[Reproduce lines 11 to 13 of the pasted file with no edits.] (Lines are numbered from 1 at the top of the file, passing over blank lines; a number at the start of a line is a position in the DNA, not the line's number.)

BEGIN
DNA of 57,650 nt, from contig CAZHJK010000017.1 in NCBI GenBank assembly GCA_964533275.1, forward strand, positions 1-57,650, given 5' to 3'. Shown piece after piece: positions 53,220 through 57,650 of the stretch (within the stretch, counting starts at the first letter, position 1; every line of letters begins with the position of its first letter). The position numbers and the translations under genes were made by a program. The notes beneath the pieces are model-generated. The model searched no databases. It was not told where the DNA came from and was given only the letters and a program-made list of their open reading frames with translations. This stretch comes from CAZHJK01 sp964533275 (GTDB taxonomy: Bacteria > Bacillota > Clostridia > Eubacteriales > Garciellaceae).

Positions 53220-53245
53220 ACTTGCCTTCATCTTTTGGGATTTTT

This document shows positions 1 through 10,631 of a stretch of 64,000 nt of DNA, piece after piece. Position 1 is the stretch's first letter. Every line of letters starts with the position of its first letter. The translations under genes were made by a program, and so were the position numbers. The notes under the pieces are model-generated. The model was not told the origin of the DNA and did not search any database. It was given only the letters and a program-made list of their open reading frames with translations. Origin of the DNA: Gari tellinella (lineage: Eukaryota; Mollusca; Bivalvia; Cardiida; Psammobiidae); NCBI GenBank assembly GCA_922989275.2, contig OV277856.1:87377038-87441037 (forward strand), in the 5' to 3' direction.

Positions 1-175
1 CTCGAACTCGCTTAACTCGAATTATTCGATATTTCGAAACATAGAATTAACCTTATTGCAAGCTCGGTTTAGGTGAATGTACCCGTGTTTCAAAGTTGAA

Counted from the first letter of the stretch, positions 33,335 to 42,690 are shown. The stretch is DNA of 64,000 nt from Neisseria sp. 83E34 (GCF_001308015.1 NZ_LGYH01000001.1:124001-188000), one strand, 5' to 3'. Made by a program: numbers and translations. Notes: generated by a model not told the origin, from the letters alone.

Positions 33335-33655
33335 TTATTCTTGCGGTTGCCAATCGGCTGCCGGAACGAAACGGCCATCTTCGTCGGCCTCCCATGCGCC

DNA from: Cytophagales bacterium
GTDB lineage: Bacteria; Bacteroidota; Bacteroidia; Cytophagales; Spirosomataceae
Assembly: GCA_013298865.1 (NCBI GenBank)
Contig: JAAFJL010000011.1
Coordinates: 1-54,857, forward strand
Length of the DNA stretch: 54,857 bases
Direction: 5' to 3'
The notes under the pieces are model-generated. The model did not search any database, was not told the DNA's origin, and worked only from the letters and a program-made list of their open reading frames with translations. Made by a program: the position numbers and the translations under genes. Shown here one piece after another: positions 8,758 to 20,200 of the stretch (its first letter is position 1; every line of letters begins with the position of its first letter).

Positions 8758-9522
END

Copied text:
GTDB lineage: Bacteria; Bacteroidota; Bacteroidia; Cytophagales; Spirosomataceae
Assembly: GCA_013298865.1 (NCBI GenBank)
Contig: JAAFJL010000011.1